A whole new world - lessons from Parashat Noach

The world changed after the Deluge. Ours can as well.

Rabbi Yonatan Kirsch ,

Rabbi Yoni Kirsch
Rabbi Yoni Kirsch
Yair Yulis

Our world is going through many changes. These changes, which previously may have taken decades to actualize, are happening much faster than ever. The Corona virus is also speeding up many changes. I would like to look into the changes that occurred to the world in Parshat Noach and perhaps take some lessons as to where we are going today.

Buy a new computer or hit "restart"?

In Parshat Noach the world was destroyed and everyone (except Noah and family) was killed as a punishment for their immorality and bad deeds. It would seem that this flood and destruction is analogous to doing a "restart" to a computer and trying to renew the world all over again, as if nothing happened. In actuality, if one looks closer, the world before and after the 'Mabul' (flood) is not the same place at all. It had changed and has a new format.

Before and After

Before the Deluge, the Mabul, man was not allowed to eat animal meat. After the Mabul, he was promised that he could. Human beings and animals were somewhat equal before the Mabul occurred because animals and all creations were on a higher level. After the Mabul, the world became more spiritual for humanity and the level of the wildlife declined.

Before the Mabul, the land was punished for not obeying Hashem's commandment to the letter (Rashi Bereshit 1: 12). Hashem commanded the land to grow "fruit trees" and the land created instead "trees that only grow fruit". After the Mabul, the land became part of the permanent nature of the four seasons and thus no range of free will (Bereshit 8: 22).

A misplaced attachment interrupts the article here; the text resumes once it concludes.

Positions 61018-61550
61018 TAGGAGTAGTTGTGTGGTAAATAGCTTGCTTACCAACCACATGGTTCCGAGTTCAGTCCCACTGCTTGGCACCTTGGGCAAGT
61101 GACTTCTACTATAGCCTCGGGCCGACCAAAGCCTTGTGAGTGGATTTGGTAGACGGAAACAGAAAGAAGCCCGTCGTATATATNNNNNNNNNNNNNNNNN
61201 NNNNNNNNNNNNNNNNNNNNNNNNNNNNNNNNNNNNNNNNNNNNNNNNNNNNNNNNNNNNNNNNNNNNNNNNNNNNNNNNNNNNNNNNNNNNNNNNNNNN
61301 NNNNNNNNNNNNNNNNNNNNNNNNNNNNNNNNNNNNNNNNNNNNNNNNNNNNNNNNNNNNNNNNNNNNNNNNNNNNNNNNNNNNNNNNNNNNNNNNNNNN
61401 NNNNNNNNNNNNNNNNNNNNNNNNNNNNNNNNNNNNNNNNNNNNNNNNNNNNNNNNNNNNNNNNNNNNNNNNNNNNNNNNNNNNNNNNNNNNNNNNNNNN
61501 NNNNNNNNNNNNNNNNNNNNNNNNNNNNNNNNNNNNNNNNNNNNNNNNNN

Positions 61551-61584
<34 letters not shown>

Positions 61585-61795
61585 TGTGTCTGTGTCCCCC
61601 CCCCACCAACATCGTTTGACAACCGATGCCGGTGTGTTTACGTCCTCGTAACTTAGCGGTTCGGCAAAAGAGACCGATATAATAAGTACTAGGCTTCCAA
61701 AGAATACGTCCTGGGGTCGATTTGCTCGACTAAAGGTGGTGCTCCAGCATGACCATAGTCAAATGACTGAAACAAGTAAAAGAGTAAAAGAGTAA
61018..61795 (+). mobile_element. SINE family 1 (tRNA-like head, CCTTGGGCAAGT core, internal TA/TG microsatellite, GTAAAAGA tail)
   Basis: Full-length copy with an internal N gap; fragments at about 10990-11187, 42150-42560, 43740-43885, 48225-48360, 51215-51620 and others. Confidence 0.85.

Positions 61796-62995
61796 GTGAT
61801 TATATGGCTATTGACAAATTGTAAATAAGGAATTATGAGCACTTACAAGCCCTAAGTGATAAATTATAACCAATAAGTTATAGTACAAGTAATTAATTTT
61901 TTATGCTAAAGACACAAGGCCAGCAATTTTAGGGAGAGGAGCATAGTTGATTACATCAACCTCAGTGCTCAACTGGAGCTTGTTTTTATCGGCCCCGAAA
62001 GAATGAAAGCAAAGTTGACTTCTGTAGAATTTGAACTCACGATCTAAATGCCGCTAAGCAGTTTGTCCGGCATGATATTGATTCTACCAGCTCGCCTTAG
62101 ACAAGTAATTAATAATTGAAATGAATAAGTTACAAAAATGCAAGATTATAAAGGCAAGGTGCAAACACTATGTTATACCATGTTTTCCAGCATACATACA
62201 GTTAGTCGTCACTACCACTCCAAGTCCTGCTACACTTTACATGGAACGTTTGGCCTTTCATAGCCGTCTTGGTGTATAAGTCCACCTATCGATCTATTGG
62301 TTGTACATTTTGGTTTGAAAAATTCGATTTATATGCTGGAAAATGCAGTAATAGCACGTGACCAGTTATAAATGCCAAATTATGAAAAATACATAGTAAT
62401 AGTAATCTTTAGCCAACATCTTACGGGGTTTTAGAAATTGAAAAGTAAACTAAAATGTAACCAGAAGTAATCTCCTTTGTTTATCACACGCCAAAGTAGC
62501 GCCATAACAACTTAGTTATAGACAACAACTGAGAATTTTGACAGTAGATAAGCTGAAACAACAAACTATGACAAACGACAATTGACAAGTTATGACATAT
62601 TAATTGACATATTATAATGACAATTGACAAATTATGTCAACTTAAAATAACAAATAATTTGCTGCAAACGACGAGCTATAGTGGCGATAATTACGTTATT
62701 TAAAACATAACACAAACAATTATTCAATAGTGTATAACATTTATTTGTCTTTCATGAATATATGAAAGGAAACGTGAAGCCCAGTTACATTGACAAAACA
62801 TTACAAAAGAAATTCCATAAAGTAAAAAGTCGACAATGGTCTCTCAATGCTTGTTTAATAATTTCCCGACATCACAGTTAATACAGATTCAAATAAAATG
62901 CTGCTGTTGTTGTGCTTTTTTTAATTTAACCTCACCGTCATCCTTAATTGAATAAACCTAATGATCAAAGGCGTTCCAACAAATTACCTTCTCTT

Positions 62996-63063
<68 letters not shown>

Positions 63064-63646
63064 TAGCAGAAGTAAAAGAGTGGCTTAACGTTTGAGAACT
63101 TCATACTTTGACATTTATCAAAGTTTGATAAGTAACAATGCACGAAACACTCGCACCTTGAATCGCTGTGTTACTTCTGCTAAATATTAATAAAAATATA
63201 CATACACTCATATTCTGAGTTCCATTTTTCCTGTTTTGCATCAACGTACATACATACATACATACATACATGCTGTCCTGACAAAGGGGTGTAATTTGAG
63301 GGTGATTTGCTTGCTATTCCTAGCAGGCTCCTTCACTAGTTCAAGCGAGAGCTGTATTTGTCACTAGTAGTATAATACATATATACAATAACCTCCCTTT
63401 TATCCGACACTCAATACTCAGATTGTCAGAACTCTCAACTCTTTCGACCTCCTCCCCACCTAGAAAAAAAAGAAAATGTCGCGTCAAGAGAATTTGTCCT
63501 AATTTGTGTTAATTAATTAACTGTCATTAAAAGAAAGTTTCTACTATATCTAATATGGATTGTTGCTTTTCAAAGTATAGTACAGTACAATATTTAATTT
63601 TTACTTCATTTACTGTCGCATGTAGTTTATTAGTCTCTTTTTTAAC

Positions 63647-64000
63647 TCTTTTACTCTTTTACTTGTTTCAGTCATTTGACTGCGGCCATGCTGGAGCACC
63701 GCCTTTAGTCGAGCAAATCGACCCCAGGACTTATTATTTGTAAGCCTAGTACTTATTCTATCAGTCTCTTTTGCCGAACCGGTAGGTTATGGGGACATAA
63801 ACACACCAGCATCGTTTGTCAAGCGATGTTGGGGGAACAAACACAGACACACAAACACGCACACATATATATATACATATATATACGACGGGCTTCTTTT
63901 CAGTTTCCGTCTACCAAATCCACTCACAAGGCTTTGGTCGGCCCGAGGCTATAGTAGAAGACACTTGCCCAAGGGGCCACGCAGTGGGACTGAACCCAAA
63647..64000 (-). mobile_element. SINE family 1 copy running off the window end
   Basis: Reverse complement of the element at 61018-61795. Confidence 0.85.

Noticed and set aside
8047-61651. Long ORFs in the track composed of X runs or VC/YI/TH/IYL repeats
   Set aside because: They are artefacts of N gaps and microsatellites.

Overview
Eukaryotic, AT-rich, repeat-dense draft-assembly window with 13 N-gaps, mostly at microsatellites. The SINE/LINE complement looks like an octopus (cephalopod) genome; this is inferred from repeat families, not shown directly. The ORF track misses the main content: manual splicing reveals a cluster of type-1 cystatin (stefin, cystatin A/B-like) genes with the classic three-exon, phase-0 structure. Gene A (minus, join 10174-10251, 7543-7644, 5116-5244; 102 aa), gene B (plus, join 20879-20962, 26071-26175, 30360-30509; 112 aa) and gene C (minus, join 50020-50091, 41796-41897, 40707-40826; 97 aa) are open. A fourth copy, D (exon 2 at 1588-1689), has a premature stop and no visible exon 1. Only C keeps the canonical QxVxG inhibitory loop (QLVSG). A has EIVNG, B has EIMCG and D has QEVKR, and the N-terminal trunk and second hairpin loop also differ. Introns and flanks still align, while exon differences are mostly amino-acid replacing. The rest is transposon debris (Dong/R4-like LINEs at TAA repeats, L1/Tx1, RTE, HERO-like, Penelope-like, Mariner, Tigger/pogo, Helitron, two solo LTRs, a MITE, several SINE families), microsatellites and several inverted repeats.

The world had too many forces which eventually got out of control, therefore G-d needed to change the character and nature of the world.

A "Nature Reserve" of an Ancient World

Rabbi Yochanan relates in the Talmud that the Mabul didn't occur in Eretz Yisrael (Zvachim 113).

Maybe what he is trying to teach us is that we have a chance to fix the world. We have a remaining "nature reserve" of an ancient and unique world that has already been extinct (Jurassic Park?). The Talmud states that in the future the barren trees will give fruit (Ketubot 112). This can be understood as a tikkun (fixing) of the natural law during the time of the creation of the world.

In summary, we are surely heading towards a better world. As the world changes, we must decide what to salvage and what we need to give up on. What's for sure, though, is that there is great hope to the world.

Shabbat Shalom!

Rabbi Yonatan Kirsch was born in NJ but grew up in Ginot Shomron after his parents moved to Israel. He teaches at the Hesder Yeshiva in Sderot, where he lives with his wife and family, after receiving his semicha from the Chief Rabbinate of Israel. He is author of the book "Ma'alot Hamikve", published by Dabri Shir, and served as a combat soldier, is a certified tour guide.



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